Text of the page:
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Re: Yes, I'm back

From:Andreas Johansson <and_yo@...>
Date:Tuesday, January 21, 2003, 17:15
John Cowan wrote:
>James Landau wrote: > > (This leads to another question: is there anyone here who knows > > how to find out how fast a planet will rotate on its axis or complete a > > year, given its volume, mass and distance from the sun?) > >The parameters of mass/volume, day length (rotation on axis), and year >length (revolution around sun) are absolutely unrelated. The year >length is related to the distance from the sun by the following >relationship (Kepler's 3rd or harmonic law): Y^2 = D^3, where Y is >measured in years and D is measured in astronomical units (Earth's >distance from the sun, about 150 million km).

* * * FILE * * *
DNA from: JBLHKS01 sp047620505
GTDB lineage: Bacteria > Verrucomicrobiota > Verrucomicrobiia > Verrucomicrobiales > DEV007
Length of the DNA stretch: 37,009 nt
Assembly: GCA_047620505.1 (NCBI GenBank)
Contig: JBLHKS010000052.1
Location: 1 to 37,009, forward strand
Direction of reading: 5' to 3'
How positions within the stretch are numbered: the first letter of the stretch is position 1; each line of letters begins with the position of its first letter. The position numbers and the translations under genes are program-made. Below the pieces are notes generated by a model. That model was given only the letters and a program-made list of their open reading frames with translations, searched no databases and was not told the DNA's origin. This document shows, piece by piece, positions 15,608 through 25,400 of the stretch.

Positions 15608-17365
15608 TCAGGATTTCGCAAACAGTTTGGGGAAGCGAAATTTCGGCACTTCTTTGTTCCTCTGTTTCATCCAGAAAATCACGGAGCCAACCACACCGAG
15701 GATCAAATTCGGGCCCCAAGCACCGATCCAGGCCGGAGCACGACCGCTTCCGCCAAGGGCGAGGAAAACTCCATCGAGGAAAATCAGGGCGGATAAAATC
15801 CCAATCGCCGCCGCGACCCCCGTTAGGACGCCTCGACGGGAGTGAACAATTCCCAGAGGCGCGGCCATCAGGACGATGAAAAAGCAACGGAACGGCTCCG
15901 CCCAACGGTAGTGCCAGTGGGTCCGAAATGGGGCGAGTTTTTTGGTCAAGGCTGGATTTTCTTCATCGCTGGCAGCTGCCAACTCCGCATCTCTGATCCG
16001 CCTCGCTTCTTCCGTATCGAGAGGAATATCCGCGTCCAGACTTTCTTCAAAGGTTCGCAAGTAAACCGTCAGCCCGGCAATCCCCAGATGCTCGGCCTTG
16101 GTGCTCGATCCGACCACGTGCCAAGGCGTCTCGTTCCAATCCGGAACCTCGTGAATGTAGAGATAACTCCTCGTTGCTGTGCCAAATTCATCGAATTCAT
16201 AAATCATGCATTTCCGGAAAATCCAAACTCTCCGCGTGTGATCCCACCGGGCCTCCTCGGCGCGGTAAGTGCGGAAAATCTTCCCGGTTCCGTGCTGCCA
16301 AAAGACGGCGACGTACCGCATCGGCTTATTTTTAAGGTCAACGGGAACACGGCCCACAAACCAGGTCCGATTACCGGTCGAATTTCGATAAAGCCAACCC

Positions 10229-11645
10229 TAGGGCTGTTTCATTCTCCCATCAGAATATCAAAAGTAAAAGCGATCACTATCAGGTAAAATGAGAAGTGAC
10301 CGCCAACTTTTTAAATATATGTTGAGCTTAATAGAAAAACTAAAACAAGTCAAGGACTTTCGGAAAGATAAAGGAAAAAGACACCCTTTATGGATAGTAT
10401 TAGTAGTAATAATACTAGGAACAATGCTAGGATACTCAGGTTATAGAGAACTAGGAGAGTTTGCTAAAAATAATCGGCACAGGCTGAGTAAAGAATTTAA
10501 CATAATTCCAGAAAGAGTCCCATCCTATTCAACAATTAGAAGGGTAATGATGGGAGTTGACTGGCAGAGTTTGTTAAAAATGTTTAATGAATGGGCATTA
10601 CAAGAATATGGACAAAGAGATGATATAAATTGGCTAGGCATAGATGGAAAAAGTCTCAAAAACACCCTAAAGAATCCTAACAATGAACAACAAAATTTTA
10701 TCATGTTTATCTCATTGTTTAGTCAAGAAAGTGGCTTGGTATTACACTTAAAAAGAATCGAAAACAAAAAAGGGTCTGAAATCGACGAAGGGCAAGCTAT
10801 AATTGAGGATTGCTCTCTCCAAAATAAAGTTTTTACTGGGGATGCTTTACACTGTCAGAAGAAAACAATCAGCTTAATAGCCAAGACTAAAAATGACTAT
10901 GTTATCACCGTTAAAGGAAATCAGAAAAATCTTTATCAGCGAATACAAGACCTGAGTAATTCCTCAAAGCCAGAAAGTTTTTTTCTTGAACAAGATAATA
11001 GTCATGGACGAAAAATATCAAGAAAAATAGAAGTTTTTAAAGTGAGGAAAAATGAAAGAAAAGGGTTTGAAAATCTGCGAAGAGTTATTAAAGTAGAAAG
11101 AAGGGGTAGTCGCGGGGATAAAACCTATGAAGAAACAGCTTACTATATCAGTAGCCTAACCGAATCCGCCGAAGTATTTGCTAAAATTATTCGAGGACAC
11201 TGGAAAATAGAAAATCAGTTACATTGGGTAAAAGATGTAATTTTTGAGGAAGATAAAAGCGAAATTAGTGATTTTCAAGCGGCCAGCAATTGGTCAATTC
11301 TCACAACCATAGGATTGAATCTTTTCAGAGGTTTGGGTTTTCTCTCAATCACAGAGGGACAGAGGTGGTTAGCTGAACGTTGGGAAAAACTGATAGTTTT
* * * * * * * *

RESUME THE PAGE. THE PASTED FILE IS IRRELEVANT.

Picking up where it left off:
The rotational periods of Earth, Mars, Jupiter, Saturn, Uranus and Neptune are all in the 9-25h range. The much longer rotational periods of Mecury and Venus are likely due to tidal slowing caused by their proximity to the Sun. This has caused atleast some astronomers to conclude that this order of magnitude is "natural" for the rotational period of a terrestrial or jovian planet. There's also apparently a tendency for the period to go down as the planetary mass goes down. Pluto's period of about six Earth days represents locked orbitation with its satellite Charon. But Pluto doesn't count anyways, it being a Kuiper object rather than planet comparable to the terrestrials or jovians. Andreas _________________________________________________________________ STOP MORE SPAM with the new MSN 8 and get 2 months FREE*